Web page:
“Over time what I’ve learned as a journalist is that if you pull the thread, even gently, you’re going to see that it connects with something that you think is unrelated,” Richardson said. “All issues are connected to a system, and systems imply there’s an interconnection between issues. … If we’re reminded of that, then I think as reporters we’re all prepared to cover things more comprehensively.”

As for the future of the journalism, Richardson believes it will be bright and that she and her journalism students will help figure it out.  

“If you want to be in a learning environment, you get in an environment with another generation,” Richardson said. “They’re very much a part of shaping it. So how they view and shape the world and see journalism is a way for me to get educated as well. It’s a two-way street.”

Top photo: Susan Smith Richardson (on screen), deputy editor of The Guardian and the first Ida B. Wells Professor in Journalism, talks with Senior Associate Dean Rebecca Blatt during the Must See Mondays event Monday, Sept. 20, in the First Amendment Forum in the Walter Cronkite School of Journalism and Mass Communication in Phoenix. Among the topics covered, Richardson discussed how news organizations can support and improve reporting on communities of color. Photo by Charlie Leight/ASU News

Reporter , ASU News


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Trying to cool off neighborhoods with a new kind of road surface

September 21, 2021

Phoenix works with ASU researchers to test whether a light-colored pavement coating makes a difference

Summer’s heat and sun can push the surface temperature of city streets in Phoenix as high as 180 degrees Fahrenheit. Those streets then stay hot long after the sun goes down, radiating their built-up energy back into the night air, making the next morning hotter, in an ongoing cycle. 

If you’ve ever owned a black vehicle, you know it gets hotter than a white or silver vehicle when parked in the sun. Scientists at the Lawrence Berkeley National Laboratory found that difference between dark and light-colored vehicles can be 10 degrees Fahrenheit or more.  

The same is true for the pavement we drive on. Lighter, more reflective surfaces will stay cooler than darker ones. But could that difference be enough to make an entire neighborhood cooler and more comfortable? 

Roadway engineers with the city of Phoenix put a team of Arizona State University researchers to work to answer that question. A yearlong joint study by the city and ASU applied a reflective gray treatment called CoolSeal to 36 miles of neighborhood roads and a parking lot. After months of measurements, sometimes on days as hot as 116 F, the team has some answers.  

Video by Steve Filmer/ASU

“Perhaps the most meaningful measurement,” said ASU’s Ariane Middel, “is the mean radiant temperature.”

The scientist’s unique tool to get this value is a garden cart, nicknamed “MaRTy.”  

“The cart has meteorological sensors, and we can wheel it from place to measure the heat load that the body experiences from the sun. It’s a value called mean radiant temperature — MRT — and that’s where MaRTy’s name come from.” 

Data collection demanded miles of walking pulling MaRTy, driving streets in an SUV loaded with sensors, and sometimes even hanging out of helicopters, and hand-held infrared thermometers.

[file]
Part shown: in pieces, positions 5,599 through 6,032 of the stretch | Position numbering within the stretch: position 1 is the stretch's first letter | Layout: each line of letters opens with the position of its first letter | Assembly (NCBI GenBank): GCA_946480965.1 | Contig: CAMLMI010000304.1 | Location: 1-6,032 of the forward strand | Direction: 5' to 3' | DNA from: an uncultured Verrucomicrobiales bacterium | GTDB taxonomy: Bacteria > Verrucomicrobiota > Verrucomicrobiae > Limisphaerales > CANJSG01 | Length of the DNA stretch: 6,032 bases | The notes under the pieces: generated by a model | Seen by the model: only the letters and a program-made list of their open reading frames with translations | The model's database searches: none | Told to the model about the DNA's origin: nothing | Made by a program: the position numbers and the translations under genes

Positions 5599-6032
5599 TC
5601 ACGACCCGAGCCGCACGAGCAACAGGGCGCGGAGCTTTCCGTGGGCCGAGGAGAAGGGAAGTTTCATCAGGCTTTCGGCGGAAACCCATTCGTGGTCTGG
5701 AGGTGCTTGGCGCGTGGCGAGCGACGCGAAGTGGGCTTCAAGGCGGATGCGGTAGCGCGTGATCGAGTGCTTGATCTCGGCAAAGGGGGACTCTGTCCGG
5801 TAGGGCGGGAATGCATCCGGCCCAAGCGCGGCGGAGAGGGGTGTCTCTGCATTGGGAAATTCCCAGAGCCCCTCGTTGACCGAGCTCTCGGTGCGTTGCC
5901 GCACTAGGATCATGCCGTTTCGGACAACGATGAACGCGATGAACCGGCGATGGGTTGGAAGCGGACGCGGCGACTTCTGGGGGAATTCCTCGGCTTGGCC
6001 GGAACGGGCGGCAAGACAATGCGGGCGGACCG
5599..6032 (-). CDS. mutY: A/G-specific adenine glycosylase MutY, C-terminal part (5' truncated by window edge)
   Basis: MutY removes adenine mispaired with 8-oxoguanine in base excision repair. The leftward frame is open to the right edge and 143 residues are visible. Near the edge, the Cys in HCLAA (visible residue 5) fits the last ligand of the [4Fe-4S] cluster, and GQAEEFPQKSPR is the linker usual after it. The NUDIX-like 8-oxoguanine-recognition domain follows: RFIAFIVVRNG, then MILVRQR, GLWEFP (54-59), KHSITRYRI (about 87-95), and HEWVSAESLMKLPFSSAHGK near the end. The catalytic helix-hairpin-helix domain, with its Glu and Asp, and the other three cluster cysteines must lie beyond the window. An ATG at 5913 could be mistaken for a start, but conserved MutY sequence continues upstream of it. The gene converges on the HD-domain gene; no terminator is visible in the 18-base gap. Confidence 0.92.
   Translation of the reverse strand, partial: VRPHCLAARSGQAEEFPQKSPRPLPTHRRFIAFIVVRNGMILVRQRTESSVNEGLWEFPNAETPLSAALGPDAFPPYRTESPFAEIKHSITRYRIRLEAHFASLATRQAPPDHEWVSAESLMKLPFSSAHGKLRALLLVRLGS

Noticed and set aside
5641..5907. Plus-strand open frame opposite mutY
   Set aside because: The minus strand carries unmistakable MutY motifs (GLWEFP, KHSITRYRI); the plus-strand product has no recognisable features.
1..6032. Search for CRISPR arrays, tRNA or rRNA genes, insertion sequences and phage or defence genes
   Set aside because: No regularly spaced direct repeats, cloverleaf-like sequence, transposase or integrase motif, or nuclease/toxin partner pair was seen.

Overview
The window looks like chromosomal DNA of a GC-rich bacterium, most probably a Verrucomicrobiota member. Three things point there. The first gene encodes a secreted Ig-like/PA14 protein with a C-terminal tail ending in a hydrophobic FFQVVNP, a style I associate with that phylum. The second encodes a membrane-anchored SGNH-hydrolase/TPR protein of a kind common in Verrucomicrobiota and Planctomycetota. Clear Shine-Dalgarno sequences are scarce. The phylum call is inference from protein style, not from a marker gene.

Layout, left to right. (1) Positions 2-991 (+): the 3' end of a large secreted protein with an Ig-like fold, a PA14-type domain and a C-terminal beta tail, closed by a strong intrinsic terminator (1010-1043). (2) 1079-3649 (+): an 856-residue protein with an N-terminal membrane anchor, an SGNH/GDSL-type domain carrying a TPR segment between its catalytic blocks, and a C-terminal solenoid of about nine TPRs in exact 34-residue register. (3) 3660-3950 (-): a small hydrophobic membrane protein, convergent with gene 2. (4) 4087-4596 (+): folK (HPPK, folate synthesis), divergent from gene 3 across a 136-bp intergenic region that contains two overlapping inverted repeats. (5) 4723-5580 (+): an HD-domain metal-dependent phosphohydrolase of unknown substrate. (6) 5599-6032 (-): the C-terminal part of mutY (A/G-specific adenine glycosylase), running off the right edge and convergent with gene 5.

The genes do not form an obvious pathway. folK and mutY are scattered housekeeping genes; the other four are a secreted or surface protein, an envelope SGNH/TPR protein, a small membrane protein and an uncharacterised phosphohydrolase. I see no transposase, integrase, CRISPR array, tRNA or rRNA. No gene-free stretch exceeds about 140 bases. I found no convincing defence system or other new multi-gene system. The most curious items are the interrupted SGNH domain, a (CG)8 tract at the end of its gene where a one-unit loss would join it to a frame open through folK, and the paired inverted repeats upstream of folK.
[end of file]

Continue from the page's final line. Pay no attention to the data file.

“Looking specifically at the radiant temperature in the neighborhood, we did vehicle traverses that measured the air temperature distribution, and then we also did helicopter overflights to take surface-temperature photos of those neighborhoods, and compare the cool pavement neighborhoods to the ones with the regular asphalt,” said Middel, an assistant professor in both the School of Geographical Science and Urban Planning, and the School of Arts, Media and Engineering. 

Surface temperatures of the roads with the reflective CoolSeal layer stayed cooler than non-treated streets at all times of the day; as much as 10 to 12 degrees cooler at noon, and almost two and a half degrees cooler at sunrise.  

The team also took measurements of the air temperatures 6 feet above the surfaces. Here, the differences were not as dramatic. During the daytime, the CoolSeal dropped the air temperature by an average of just 0.3 degrees Fahrenheit. Nighttime temperatures improved a bit more, averaging 0.5 degrees cooler. 

A man wearing a sun hat pulls a cart with a bunch of temperature sensors down a neighborhood street

A cart outfitted with metrological sensors helped the team measure mean radiant temperature, or the heat load that the body experiences from the sun, in neighborhoods where the cool pavement coating had been applied.

MaRTy’s readings were among the most important in the study. The array of sensors on the carts found the human experience of heat exposure at noon and the afternoon hours was 5.5 degrees Fahrenheit higher due to surface reflectivity, but similar to walking on a typical concrete sidewalk. 

“If you’re standing over one of these surfaces on a hot day, you’re still going to be hot if you’re not in the shade,” said Jennifer Vanos, an assistant professor in the School of Sustainability who worked on the study. “So if we really want to be pushing towards true solutions to the heat problems, it's not going to be just paint all the streets white. You’re going to have to really keep thinking about shade, which Phoenix is doing. And then see, how does that interact with the shade, too? Which gets even more complicated than just the open surfaces.”  

The city of Phoenix will begin a Phase 2 of the study in the months to come.

Steve Filmer

Manager , Media Relations and Strategic Communications